For all federal grants, stipends should not be charged to research awards, per the new OMB Uniform Guidance (revised on December 26, 2014). See the text below for details.
§200.430 (Compensation - personal services) requires that amounts paid to individuals for their services on federal programs be documented, implying that payments to individuals which are not for services rendered should not be funded by research awards.
§200.466 Scholarships and student aid costs.
(a) Costs of scholarships, fellowships, and other programs of student aid at IHEs are allowable only when the purpose of the federal award is to provide training to selected participants and the charge is approved by the federal awarding agency. However, tuition remission and other forms of compensation paid as, or in lieu of, wages to students performing necessary work are allowable provided that:
(1) The individual is conducting activities necessary to the federal award;
(2) Tuition remission and other support are provided in accordance with established policy of the IHE and consistently provided in a like manner to students in return for similar activities conducted under federal awards as well as other activities; and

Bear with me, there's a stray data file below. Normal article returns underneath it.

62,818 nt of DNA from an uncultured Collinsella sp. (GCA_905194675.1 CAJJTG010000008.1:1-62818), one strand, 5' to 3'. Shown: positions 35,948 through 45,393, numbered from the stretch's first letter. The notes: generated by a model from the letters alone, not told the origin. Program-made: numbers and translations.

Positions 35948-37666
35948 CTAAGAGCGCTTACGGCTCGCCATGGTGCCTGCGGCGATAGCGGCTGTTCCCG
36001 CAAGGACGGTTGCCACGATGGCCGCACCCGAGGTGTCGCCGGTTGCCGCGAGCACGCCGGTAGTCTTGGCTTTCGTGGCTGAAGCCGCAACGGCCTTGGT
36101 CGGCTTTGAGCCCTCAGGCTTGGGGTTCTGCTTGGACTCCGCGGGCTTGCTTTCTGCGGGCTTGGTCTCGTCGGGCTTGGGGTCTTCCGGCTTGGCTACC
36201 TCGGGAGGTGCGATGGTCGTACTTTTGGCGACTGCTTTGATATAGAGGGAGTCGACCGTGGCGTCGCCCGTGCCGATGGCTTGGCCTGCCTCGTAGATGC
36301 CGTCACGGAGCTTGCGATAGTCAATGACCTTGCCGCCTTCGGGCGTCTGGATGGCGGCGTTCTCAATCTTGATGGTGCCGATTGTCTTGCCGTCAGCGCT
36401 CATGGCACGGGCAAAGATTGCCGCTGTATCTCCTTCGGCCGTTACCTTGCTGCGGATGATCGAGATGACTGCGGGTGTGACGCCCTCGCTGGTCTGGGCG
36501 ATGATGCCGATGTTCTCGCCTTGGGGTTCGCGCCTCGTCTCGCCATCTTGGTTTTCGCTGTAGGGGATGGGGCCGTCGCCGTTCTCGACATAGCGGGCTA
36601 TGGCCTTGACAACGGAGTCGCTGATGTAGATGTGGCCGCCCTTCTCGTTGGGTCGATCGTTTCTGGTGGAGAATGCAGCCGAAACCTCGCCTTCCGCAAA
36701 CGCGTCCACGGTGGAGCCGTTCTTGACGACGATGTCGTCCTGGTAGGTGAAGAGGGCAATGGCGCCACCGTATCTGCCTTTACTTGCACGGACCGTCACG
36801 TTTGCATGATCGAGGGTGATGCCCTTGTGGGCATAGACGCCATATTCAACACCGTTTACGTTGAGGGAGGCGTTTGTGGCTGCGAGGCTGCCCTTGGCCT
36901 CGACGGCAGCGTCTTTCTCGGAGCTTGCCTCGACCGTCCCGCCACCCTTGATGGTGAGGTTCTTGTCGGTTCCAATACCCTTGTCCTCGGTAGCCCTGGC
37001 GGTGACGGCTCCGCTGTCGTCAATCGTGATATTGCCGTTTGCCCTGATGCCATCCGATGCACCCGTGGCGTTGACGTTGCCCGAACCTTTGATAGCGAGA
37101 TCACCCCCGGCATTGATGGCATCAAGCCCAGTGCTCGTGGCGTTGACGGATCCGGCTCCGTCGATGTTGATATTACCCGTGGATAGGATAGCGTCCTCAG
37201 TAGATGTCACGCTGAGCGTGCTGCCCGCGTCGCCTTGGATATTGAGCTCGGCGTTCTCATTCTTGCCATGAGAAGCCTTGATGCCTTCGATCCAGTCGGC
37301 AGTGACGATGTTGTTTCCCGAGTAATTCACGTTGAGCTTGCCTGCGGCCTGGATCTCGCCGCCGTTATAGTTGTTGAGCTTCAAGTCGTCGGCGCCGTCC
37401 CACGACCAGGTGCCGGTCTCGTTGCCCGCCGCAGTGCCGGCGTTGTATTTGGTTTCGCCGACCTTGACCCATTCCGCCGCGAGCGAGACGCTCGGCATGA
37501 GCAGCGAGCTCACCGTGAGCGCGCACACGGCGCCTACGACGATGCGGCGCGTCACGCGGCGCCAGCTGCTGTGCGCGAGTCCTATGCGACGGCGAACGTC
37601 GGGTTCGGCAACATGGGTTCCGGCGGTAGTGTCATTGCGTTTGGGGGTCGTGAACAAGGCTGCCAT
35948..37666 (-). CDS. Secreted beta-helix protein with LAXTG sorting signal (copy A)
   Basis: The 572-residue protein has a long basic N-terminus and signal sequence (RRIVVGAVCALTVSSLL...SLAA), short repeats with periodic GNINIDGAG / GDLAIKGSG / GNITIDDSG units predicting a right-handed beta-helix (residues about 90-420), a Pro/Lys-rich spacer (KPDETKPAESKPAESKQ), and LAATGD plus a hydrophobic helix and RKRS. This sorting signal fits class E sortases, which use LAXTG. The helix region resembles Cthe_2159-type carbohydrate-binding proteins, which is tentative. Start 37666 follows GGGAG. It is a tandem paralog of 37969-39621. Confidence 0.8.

(3) During the academic period, the student is enrolled in an advanced degree program at a non-federal entity or affiliated institution and the activities of the student in relation to the federal award are related to the degree program;
(4) The tuition or other payments are reasonable compensation for the work performed and are conditioned explicitly upon the performance of necessary work; and
(5) It is the IHE's practice to similarly compensate students under federal awards as well as other activities.
(b) Charges for tuition remission and other forms of compensation paid to students as, or in lieu of, salaries and wages must be subject to the reporting requirements in §200.430 Compensation—personal services, and must be treated as direct or indirect cost in accordance with the actual work being performed. Tuition remission may be charged on an average rate basis. See also §200.431 Compensation—fringe benefits.
§200.75 Participant support costs.
Participant support costs means direct costs for items such as stipends or subsistence allowances, travel allowances, and registration fees paid to or on behalf of participants or trainees (but not employees) in connection with conferences, or training projects. The link is as follows: http://www.ecfr.gov/cgi-bin/text-idx?node=2:18.104.22.168.1#se2.1.200_1466